Comprised of three members from The Faint, this trio put together this four-piece EP of techno tunes while The Faint sits on hiatus. Unfortunately, that's about all there really is to it. All four songs come and go with little fanfare or hook to keep you listening. There's great structure and it’s awkwardly catchy, but what it gains in keyboard and computer trickery it lacks in emotional drive. Qwerty sounds no different than the hundreds of instrumental dance-noise albums that have come before it. If it were playing in a club, this is the filler music a DJ would use between Depeche Mode and Ministry remixes. While it serves as a decent side project for a group with obvious signs of talent, it in no way compares to what they accomplish as a whole. If anything, it's sadly shown that when separated, these three are more the bells and whistles of The Faint. Without vocals or a rock edge implemented to the beat, it's simply background noise that can easily be ignored. –Gavin Sheehan

Diet Kong
Beautiful Blackout
Patriarch Recordings
Street Date: 11.16.10
Diet Kong= Matt & Kim + The Strokes + Sesame Street + LSD
Beautiful Blackout starts out with an infectiously dance-y "Shoot The Freak," a strong introduction to the five-song EP, but from there, the album lacks any real originality. "A Forest" is the next song, playing into the psychedelic realm a little bit while still remaining danceable. It's all pretty catchy, and they'd definitely appeal to the club-rat hipster scene, but I find myself getting bored with Diet Kong’s too-hazy guitars and unimpressive voices. The next song, "Skin Colored Crayon" is by far the biggest question mark on the album 'cause the beats are kinda cool and the overall feeling of it is funny enough, but the lyrics reference playing on jungle gyms and skin-colored crayons too much for my liking. Creepy. Ew. They get a little bit Savage Garden-y in "Open," and not in the ironic, ha-ha kind of way. It’s like everything bad about 90s music melted into one album, and they only slightly redeem themselves with the last song. It's a little bit too dumb, but reminds me of summer, and warmth, which is true for the album overall; there's nothing outstanding about Beautiful Blackout, but it does have some interesting elements to it. –Kyla G.


Sun Bronzed Greek Gods
Street: 02.15
DOM = Passion Pit + MGMT
Re-mastered, re-mixed and really fucking awesome, DOM’s Sun Bronze Greek Gods is the soundtrack to the best weekend of your life. DOM offers drums that punch sunshine through broken, juvenile lyrics about drugs, parties and the language of love. The beats are bright and full of movement, and you can’t help but shake your ass to it. Originally released on cassette, this eight-track album charges feeling into the everyday grind of life, with Dominic’s fuzzy voice tickling the tone, keeping the fun, lo-fi sound of the album pitch-perfect. Power anthem “Burn Bridges” delivers hyper drums and pushy guitars that keep the heart beating, while “Living in America” has a living pulse that jumps against lyrics when Dominic sings “It’s so sexy/to be living in America/it’s so sexy, baby” that makes me reconsider the irony. Maybe America is sexier than I ever gave it credit for. –Liz Lucero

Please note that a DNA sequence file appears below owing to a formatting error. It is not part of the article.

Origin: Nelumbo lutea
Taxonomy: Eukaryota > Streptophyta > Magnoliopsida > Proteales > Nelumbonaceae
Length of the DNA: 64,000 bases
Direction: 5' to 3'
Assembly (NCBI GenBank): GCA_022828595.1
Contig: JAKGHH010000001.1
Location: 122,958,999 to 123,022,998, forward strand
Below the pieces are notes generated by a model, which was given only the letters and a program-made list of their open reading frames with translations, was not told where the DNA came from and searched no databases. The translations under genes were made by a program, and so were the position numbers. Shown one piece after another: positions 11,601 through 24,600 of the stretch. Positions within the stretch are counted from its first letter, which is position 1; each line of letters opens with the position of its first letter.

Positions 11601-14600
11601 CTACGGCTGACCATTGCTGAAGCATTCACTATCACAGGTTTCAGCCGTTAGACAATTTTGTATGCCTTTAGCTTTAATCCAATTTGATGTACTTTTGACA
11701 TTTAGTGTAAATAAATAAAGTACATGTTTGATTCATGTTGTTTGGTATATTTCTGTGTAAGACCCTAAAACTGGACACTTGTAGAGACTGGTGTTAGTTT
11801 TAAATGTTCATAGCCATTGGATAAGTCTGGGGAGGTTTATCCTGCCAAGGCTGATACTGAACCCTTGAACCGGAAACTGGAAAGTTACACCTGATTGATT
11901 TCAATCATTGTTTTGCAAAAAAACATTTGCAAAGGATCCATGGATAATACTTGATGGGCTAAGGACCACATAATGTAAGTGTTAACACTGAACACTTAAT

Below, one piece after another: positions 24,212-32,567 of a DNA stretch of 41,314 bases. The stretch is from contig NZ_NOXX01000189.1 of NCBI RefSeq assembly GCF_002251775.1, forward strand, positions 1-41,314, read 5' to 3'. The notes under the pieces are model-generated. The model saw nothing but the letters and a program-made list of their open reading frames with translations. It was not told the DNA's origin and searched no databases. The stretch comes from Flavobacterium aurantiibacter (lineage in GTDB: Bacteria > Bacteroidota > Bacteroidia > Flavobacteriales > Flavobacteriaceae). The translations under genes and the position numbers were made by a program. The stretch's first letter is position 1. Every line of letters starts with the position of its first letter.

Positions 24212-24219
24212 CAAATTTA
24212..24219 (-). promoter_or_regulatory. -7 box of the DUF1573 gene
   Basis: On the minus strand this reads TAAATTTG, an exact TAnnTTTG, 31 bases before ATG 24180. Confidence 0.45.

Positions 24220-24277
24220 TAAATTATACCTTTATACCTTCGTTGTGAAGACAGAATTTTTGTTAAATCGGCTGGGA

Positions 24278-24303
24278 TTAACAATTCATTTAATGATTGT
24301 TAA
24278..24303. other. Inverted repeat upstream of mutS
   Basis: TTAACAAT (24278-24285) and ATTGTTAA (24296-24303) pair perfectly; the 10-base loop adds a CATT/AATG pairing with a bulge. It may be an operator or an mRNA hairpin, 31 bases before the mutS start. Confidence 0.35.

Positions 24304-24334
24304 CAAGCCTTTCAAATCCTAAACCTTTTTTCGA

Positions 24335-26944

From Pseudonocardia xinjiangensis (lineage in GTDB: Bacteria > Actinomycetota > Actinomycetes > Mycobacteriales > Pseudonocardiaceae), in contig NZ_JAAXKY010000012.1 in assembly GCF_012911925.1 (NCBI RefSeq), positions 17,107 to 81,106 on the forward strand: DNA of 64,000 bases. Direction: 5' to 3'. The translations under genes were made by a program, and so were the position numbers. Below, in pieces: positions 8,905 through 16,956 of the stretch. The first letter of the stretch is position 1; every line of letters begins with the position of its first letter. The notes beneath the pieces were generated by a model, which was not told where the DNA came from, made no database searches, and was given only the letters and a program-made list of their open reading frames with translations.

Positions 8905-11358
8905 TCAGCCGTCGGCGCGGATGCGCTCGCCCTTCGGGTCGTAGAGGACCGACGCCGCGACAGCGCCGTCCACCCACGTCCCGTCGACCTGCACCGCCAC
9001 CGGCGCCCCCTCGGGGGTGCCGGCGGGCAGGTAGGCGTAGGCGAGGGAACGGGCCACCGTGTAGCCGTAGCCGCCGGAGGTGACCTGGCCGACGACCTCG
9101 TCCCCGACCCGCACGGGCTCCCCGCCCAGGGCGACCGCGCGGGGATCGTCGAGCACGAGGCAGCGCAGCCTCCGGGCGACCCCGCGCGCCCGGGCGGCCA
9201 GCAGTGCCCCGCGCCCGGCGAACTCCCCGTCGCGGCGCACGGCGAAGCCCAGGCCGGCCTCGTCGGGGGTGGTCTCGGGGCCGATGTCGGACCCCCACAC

Dream Diary         
You Are The Beat
Kanine Records    
Street: 02.15
Dream Diary = Jonas Brothers Do Twee Pop
There is a cloying story on nearly every website that is enamored with this band, where founder and vocalist/guitarist (and long-lost Jonas Brother) Jacob Danish Sloan (possessor of the most nasally voice I’ve heard in some time) and guitarist/vocalist Madison Farmer (who potentially could possess a pretty voice, but it is so far buried in the mix it is hard to say) literally bump into each other on a New York street and “accidentally” drop their iPods which conveniently are both playing The Queen Is Dead. Did this far-fetched sounding encounter really create this overrated band? Should we really care? Personally, I’m not buying it for a second and neither should you. Along the way, they encounter Sloan lookalike Alexander Lezzi to play drums and the Jonas Twins And Their Kid Sister was born! Well, not quite, but they did form a band. It is too bad that somewhere on this journey, they decided to make Sloan the lead vocalist, as he simply can’t sing. The music that Dream Diary (which is their real name) has created for their debut isn’t bad, per se, but it is fairly forgettable. Worse are the lyrics, which are uncredited, so I’m uncertain if this is Sloan’s handiwork or a collaborative affair. But with throwaway lines like “As obvious as snow, I know I’m wrong” and later, “Your cheeks like gold, do you get lonely/You search to find if I’m your only” (both from the doomed “Tombs Of Love”), I can only speculate who the guilty party is. I gave this album three complete listens and I’m sorry, but I don’t hear Belle & Sebastian, The Pastels or The Field Mice (to name but three “bands” they have been likened to) at all. Instead there is the constant whine and often unfinished pronunciation from yet another untalented sensitive singer/songwriter. If only Sloan had been playing a solo song from the original maestro on his iPod that fateful day instead: “Any fool can think up words that rhyme/Many others do/Why don’t you?” and had understood Morrissey’s irony, he could have possibly spared himself the sidewalk collision—and more importantly, our ears—of his “talents” altogether. –Dean O Hillis


Duchess Leo
Golden Gray
Whale Heart Records
Street: 01.25
Duchess Leo= Toro Y Moi + Helios